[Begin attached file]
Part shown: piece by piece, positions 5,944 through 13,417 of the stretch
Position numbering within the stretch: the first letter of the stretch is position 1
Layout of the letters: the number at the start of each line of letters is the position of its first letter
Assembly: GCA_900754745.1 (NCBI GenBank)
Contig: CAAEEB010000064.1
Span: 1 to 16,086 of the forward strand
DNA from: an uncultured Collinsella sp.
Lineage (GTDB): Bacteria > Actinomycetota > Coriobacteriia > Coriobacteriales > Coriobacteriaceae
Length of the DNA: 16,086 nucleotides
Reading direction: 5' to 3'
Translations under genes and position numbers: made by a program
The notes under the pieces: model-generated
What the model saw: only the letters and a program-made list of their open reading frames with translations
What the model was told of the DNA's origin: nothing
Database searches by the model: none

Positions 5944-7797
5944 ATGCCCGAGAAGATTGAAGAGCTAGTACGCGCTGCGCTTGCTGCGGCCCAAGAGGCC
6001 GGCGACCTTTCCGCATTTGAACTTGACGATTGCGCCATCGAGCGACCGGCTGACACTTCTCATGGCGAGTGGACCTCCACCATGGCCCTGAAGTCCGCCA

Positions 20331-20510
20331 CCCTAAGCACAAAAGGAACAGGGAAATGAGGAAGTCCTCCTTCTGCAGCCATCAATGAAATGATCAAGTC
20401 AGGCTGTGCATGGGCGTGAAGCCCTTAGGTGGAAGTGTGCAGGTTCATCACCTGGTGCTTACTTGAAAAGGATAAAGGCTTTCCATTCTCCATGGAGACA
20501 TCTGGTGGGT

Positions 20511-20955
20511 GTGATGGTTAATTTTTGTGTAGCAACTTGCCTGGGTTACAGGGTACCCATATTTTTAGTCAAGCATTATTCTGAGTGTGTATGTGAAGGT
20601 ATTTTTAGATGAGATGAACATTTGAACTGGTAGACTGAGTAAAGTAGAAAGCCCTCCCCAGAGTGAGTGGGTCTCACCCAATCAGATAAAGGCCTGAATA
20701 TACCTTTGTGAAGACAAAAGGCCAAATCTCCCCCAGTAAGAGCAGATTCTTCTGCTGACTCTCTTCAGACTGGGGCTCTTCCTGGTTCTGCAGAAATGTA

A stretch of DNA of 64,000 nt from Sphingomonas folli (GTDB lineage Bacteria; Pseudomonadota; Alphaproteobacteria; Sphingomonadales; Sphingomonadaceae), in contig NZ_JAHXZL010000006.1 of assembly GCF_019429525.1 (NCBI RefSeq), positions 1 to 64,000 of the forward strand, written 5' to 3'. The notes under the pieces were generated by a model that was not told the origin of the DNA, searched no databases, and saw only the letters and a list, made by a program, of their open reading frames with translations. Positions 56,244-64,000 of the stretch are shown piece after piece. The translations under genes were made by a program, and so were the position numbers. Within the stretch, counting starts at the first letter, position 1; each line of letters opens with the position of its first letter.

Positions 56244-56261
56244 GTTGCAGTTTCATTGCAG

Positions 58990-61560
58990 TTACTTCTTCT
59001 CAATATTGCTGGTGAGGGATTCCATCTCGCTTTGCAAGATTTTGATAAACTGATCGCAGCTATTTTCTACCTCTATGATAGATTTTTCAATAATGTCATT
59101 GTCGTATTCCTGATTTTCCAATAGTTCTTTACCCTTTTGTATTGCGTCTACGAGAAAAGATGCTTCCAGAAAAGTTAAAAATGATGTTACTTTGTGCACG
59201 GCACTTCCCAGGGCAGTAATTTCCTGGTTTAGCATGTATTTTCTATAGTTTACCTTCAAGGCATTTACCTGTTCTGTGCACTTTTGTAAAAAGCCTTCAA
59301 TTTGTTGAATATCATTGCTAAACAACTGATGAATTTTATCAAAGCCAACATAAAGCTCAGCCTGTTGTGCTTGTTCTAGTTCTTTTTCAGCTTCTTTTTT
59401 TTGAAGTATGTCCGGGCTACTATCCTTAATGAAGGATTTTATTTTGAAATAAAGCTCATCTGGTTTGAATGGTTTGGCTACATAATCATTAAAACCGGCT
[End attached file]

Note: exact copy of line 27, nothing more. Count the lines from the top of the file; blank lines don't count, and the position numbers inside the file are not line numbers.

A stretch of DNA of 64,000 nt from Sphingomonas folli (GTDB lineage Bacteria; Pseudomonadota; Alphaproteobacteria; Sphingomonadales; Sphingomonadaceae), in contig NZ_JAHXZL010000006.1 of assembly GCF_019429525.1 (NCBI RefSeq), positions 1 to 64,000 of the forward strand, written 5' to 3'. The notes under the pieces were generated by a model that was not told the origin of the DNA, searched no databases, and saw only the letters and a list, made by a program, of their open reading frames with translations. Positions 56,244-64,000 of the stretch are shown piece after piece. The translations under genes were made by a program, and so were the position numbers. Within the stretch, counting starts at the first letter, position 1; each line of letters opens with the position of its first letter.